3. Know What You're Eating. With local farms, you can actually visit and see what your food is, where it's coming from, and how they are growing it. You can take charge of your life and see what you are consuming with your own eyes. This is very powerful. Direct feedback to the farmer means an immediate response to personal preference and concerns, whether they be environmental or within the food source itself. 
  4. Organic, Natural Food. Not all local farms produce organic food, but more and more are changing their growing techniques to incorporate good, organic practices to produce higher quality foods.  
  5. It Just Tastes Better. Local foods just taste better. They are usually fuller, brighter, and come in a wide variety of selections. It doesn't look like they just came off of a conveyor belt production line. 
  6. Connection. Farmers markets are a great place to visit. They offer a wide range of foods which you would sometimes be hard pressed to find in a grocery store. It is a great way to meet new people, and many times there are events or other goods sold as well.  
  7. Local Economy. We mentioned supporting local farmers, but this also helps your local economy. Instead of outsourcing your money to large corporations, feeding their pockets, you can keep your money local and help build a vibrant economy. Many local communities are in dire need of this support. In his article, Home Grown: The Case for Local Food In A Global Market, Brian Halweil states, "In every country, money spent on local produce at farmers' markets and locally owned shops will stay in the community, cycling through to create jobs, raise incomes, and support farmers."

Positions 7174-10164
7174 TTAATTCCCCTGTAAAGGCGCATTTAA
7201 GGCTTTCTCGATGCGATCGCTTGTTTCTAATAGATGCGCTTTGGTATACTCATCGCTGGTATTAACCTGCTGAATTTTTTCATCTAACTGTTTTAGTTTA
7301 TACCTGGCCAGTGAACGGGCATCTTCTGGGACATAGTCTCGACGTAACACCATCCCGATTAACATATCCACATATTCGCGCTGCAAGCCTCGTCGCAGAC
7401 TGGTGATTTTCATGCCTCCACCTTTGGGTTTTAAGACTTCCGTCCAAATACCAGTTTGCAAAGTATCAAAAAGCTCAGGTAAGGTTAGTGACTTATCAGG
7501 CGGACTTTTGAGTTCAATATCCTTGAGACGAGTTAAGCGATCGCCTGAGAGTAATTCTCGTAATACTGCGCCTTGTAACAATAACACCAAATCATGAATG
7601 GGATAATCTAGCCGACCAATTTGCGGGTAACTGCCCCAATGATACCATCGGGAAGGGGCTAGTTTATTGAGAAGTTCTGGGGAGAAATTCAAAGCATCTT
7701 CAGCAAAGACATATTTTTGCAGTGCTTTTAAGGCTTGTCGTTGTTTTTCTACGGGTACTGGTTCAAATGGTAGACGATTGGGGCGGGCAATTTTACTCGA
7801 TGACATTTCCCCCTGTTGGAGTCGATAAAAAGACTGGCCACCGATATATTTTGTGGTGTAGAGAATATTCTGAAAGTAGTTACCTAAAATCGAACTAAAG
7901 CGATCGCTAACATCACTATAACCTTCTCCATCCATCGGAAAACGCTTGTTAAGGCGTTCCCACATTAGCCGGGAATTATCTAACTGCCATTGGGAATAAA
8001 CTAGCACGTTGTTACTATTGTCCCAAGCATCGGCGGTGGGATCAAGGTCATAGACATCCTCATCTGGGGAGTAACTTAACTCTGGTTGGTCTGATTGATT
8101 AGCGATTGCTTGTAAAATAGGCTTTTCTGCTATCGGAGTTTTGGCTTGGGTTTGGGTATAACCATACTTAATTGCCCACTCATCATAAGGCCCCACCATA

A recent report from the International Panel of Experts of Sustainable Food Systems found that food also accounts for as little as 11.4% of US household expenditure, yet everyday middle and lower class Americans continue to find ways to spend an extra fifty or one-hundred dollars each month to spend on technology and leisure items. Last year’s press release from the National Retail Federal suggests that many of us could afford to spend more on food than material items if we chose to, as holiday retail sales were $626.1 billion just last year in 2015.

Food isn't prioritized as it should be. Which is why industrial agriculture's model continues to live on. But what we as consumers have is the power to directly influence the current paradigm in a new direction; one that will benefit our local economy, environment, as well as our own bodies.

So please go support your community today and buy produce from your local farmer!

 

References

Halweil, B. 2002. Home grown: the case for local food in a global market. Worldwatch 160(1): 41-45.

National Retail Federation (NRF) [Internet]. [updated 2015 Jan 15] . Washington (DC): National Retail Federation; [cited 2016 Aug 14]. Available from https://nrf.com/resources/consumer-data/holiday-headquarters

United States Department of Agriculture (USDA) [Internet]. [updated 2016 Jul 12]. Washington (DC): Department of Agriculture, Division of Economic Research Service; [cited 2016 Aug 14]. Available from http://www.ers.usda.gov/topics/farm-economy/farm-labor/background.aspx